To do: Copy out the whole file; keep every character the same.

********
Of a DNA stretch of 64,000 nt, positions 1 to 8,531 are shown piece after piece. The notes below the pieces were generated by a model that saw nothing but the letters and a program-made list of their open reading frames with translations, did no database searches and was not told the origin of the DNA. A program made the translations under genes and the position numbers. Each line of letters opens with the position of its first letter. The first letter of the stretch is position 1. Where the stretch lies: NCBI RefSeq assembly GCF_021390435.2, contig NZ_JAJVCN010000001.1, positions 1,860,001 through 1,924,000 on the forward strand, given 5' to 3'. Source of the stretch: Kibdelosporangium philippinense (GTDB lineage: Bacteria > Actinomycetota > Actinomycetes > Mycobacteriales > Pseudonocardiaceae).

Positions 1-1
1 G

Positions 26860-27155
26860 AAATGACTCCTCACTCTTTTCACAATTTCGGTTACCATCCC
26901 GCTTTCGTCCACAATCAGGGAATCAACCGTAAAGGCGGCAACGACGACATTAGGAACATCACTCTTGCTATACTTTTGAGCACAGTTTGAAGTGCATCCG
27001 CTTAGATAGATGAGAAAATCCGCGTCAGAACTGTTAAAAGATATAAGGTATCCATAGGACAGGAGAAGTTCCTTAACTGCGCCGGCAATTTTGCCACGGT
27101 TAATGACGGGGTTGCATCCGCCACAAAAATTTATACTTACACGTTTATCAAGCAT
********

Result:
Of a DNA stretch of 64,000 nt, positions 1 to 8,531 are shown piece after piece. The notes below the pieces were generated by a model that saw nothing but the letters and a program-made list of their open reading frames with translations, did no database searches and was not told the origin of the DNA. A program made the translations under genes and the position numbers. Each line of letters opens with the position of its first letter. The first letter of the stretch is position 1. Where the stretch lies: NCBI RefSeq assembly GCF_021390435.2, contig NZ_JAJVCN010000001.1, positions 1,860,001 through 1,924,000 on the forward strand, given 5' to 3'. Source of the stretch: Kibdelosporangium philippinense (GTDB lineage: Bacteria > Actinomycetota > Actinomycetes > Mycobacteriales > Pseudonocardiaceae).

Positions 1-1
1 G

Positions 26860-27155
26860 AAATGACTCCTCACTCTTTTCACAATTTCGGTTACCATCCC
26901 GCTTTCGTCCACAATCAGGGAATCAACCGTAAAGGCGGCAACGACGACATTAGGAACATCACTCTTGCTATACTTTTGAGCACAGTTTGAAGTGCATCCG
27001 CTTAGATAGATGAGAAAATCCGCGTCAGAACTGTTAAAAGATATAAGGTATCCATAGGACAGGAGAAGTTCCTTAACTGCGCCGGCAATTTTGCCACGGT
27101 TAATGACGGGGTTGCATCCGCCACAAAAATTTATACTTACACGTTTATCAAGCAT